Yesterday my friend Doug came round with a wheelbarrow full of maple logs for me. (on one other famous occasion he came round with a wheelbarrow containing two chainsaws and a banjo -but that's another story from which I'll leave you to construct your own joke.).
"A ha" I said, "a chance to try out my new log splitting maul, bought on special offer at Aldi last week."
You may well ask what a maul is. I didn't know until last week either. Well as you can see from the pictures, it's a cross between an axe and a sledgehammer. Fibreglass handle, six pound head.
The logs were about nine or ten inches across and about the same deep. Placing one on end on an old piece of chipboard, I stood back holding the maul like a golfer readying for his drive with the head of the maul an inch in front of the log. Lifting the maul like an executioner of old, I took a mighty swing - and clouted the log with the maul handle. You have to stand six inches further back than you think!
Next try - whack, the log split cleanly in one stroke and very little actual effort. Not only that but it practically demolished the chipboard beneath. And so it went. In no time I had done the lot. If I were you I'd get one.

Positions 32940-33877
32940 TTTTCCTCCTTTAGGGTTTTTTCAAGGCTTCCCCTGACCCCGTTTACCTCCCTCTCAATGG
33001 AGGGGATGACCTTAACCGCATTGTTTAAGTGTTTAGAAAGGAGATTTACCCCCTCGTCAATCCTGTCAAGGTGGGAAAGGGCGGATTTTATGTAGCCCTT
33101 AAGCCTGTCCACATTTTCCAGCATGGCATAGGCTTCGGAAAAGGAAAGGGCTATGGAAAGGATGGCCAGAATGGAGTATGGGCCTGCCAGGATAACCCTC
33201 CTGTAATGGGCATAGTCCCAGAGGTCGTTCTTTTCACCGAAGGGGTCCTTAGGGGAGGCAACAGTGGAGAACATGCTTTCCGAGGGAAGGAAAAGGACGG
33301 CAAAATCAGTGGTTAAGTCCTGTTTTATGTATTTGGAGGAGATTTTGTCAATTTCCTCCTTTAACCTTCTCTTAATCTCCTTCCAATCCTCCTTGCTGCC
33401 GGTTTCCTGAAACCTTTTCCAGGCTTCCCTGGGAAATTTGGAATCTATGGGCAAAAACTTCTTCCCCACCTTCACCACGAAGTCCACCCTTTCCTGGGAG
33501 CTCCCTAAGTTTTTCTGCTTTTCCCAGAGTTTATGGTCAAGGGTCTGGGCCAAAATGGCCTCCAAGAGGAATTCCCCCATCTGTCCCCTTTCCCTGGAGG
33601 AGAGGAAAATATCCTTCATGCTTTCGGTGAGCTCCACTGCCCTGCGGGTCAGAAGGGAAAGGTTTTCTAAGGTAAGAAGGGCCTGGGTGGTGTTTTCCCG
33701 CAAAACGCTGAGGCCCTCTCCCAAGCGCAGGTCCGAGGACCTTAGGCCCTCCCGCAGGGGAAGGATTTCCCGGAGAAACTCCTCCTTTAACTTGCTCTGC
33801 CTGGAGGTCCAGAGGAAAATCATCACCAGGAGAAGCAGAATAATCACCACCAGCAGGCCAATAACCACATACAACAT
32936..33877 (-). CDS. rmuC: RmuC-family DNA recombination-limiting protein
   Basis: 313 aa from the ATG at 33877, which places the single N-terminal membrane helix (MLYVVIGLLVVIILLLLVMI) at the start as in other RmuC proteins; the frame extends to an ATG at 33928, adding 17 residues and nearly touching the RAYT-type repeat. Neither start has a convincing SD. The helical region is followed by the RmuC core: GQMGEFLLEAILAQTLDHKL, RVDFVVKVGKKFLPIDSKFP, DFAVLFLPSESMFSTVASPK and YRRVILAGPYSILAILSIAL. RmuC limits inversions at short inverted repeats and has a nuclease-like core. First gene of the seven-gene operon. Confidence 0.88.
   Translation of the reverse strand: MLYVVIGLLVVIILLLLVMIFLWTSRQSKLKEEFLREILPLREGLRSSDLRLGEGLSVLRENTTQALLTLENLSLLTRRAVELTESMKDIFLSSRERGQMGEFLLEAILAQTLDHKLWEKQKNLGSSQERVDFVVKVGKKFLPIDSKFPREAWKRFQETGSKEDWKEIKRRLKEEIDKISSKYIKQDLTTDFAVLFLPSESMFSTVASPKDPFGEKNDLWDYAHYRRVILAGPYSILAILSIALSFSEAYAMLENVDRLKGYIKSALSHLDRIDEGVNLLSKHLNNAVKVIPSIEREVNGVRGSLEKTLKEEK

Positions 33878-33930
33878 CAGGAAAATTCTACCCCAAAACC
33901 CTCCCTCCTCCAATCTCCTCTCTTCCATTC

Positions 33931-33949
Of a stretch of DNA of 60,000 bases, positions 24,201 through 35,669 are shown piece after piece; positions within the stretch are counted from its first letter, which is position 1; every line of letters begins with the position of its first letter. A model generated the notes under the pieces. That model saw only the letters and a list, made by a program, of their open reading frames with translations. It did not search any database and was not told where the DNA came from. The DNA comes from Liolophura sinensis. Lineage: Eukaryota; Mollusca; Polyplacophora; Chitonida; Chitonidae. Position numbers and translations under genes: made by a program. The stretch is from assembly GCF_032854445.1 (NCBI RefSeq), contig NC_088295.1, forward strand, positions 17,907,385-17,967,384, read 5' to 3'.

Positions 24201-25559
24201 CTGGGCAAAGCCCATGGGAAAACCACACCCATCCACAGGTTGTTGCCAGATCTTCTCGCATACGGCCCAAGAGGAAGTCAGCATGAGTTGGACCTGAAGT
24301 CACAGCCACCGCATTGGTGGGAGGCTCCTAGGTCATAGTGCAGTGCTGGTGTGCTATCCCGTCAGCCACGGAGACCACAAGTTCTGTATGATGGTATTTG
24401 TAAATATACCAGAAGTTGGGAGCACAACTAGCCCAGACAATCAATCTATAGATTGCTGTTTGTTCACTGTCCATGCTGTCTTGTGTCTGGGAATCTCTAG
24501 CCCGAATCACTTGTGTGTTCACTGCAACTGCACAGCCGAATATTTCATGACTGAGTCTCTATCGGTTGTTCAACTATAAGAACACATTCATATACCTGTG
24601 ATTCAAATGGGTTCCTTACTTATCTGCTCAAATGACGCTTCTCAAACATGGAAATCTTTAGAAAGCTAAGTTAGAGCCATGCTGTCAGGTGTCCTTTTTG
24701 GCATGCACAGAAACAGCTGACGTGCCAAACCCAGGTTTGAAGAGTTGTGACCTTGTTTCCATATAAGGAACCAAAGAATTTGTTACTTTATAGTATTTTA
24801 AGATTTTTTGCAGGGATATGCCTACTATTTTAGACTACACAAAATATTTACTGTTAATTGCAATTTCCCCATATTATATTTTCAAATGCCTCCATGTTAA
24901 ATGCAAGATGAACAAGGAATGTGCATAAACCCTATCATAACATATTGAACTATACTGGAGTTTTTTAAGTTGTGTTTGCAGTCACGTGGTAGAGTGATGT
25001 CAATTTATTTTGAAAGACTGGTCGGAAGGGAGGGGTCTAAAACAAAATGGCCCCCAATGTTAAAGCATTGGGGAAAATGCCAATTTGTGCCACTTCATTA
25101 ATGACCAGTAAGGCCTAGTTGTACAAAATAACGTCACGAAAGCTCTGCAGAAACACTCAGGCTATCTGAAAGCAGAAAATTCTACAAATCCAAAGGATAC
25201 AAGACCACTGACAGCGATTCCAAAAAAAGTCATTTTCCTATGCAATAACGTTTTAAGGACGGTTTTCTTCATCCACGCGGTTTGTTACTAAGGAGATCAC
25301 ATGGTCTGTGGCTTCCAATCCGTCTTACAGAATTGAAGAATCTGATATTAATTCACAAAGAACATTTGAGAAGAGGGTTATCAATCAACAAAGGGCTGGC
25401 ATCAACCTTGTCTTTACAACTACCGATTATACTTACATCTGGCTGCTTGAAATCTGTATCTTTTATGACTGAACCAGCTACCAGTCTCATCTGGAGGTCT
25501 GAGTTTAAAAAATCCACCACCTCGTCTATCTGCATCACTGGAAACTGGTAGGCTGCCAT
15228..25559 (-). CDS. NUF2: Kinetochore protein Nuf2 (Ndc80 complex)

A couple of tips though.
1. Stand holding the maul at arms length so that the head is six inches short of the log before you swing.
2. Make a good base from a big log placed on soft ground to use as an anvil. For goodness sake don't just put the log to be split directly on hard ground, the maul follows through hard.
3. Choose a big wide open space well away from the boat and the water, and keep people and pets away because the pieces fly about ten feet either side when the log splits.
4. Shin pads might be an idea - one bit of flying log left a dent in my shinbone!
So now you know.
Are all mauls the same? Well as Rick would say, "Once you've seen one, you've seen a maul".